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A knee-jerk solution to police violence also creates big privacy problems.
Following the fatal shooting of Michael Brown and subsequent protests in Ferguson, Missouri, there have been increased calls for on-duty police officers to wear body-mounted cameras. Over 145,000 people have signed a whitehouse.gov petition in support of a proposed “Mike Brown Law,” requiring all police officers to wear a camera.
But little has been written about the actual technology of how these cameras work and the broader implications of deploying them en masse. Police departments around the country may range in size from a few dozen to over 1,000 officers. With cameras generating upwards of a gigabyte of video recordings per officer per day, the data storage issue can quickly get out of hand. On top of that, civil liberties organizations have raised concerns about the lack of clear policy for how they should be deployed. Not to mention the potential privacy issues for people recorded during encounters with the cops.
Here are some things that will surprise you about the debate.
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A knee-jerk solution to police violence also creates big privacy problems.

Following the fatal shooting of Michael Brown and subsequent protests in Ferguson, Missouri, there have been increased calls for on-duty police officers to wear body-mounted cameras. Over 145,000 people have signed a whitehouse.gov petition in support of a proposed “Mike Brown Law,” requiring all police officers to wear a camera.

But little has been written about the actual technology of how these cameras work and the broader implications of deploying them en masse. Police departments around the country may range in size from a few dozen to over 1,000 officers. With cameras generating upwards of a gigabyte of video recordings per officer per day, the data storage issue can quickly get out of hand. On top of that, civil liberties organizations have raised concerns about the lack of clear policy for how they should be deployed. Not to mention the potential privacy issues for people recorded during encounters with the cops.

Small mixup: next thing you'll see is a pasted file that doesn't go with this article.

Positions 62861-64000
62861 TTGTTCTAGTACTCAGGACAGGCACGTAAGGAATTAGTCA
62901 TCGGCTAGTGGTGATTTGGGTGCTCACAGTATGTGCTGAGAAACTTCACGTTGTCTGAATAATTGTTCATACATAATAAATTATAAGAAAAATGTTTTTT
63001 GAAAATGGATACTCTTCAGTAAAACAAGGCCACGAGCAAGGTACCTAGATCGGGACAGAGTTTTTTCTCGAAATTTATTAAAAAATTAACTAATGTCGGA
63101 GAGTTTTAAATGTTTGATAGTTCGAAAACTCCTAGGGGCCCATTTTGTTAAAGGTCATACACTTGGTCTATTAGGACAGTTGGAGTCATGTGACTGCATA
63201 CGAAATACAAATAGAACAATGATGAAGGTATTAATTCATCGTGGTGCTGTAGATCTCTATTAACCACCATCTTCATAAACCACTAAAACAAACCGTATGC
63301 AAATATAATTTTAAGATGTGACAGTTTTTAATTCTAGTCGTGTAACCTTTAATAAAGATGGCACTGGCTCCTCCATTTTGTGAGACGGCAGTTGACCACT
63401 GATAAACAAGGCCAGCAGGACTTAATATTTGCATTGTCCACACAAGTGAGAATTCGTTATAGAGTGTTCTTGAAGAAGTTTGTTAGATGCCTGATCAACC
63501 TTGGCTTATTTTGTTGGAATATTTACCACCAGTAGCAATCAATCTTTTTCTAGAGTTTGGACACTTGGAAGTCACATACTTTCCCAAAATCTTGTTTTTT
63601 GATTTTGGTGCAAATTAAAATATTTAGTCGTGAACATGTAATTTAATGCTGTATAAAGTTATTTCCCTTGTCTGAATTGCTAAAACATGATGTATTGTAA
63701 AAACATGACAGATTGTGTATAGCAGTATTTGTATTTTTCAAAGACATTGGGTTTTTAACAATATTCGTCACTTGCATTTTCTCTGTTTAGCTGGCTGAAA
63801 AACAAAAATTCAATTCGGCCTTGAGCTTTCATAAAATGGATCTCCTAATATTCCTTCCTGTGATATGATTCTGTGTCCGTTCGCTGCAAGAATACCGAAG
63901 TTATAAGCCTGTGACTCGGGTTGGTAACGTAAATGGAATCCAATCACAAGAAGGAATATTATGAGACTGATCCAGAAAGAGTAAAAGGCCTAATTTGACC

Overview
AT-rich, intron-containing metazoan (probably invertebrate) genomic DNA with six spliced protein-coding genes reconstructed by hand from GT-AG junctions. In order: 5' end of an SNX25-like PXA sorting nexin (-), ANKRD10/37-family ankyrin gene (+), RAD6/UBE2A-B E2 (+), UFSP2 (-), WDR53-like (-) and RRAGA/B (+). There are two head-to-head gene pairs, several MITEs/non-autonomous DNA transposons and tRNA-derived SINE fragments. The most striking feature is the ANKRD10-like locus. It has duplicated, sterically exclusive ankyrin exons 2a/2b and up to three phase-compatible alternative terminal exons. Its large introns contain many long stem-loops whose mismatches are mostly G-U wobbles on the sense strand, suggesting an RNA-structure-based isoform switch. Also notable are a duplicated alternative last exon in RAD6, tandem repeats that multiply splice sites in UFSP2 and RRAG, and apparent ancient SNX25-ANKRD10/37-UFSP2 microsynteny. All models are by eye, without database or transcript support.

Here are some things that will surprise you about the debate.

Read More>

3 Things That Turned This Photograph Into A Ferguson Icon

Cohen first noticed that the the man in his picture was wearing a shirt with an American flag down its front. It was too late to make the Post-Dispatch’s print edition the next day, but Lynden Steele, the Post-Dispatch’s director of photography, tweeted it out at 12:49 AM, Missouri time: “Wow… A man picks up burning tear gas can and throws it back at police,” Steele wrote. “And kept his chips,” another user noted three minutes later.

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3 Things That Turned This Photograph Into A Ferguson Icon

Cohen first noticed that the the man in his picture was wearing a shirt with an American flag down its front. It was too late to make the Post-Dispatch’s print edition the next day, but Lynden Steele, the Post-Dispatch’s director of photography, tweeted it out at 12:49 AM, Missouri time: “Wow… A man picks up burning tear gas can and throws it back at police,” Steele wrote. “And kept his chips,” another user noted three minutes later.

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A group of kids has created an app to combat the police abuses seen in Ferguson, and everywhere else.

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The app, called Five-O, is like a detailed version of Yelp for the police. (It’s worth noting that the Ferguson Police Department already has a dismal one-star review on Yelp). After any interaction, someone can answer questions like “Was the stop legitimate?” and “Were you physically assaulted?” and give the officer a grade from A to F. App users can also view scores for a particular department, or browse through departments by county or state.

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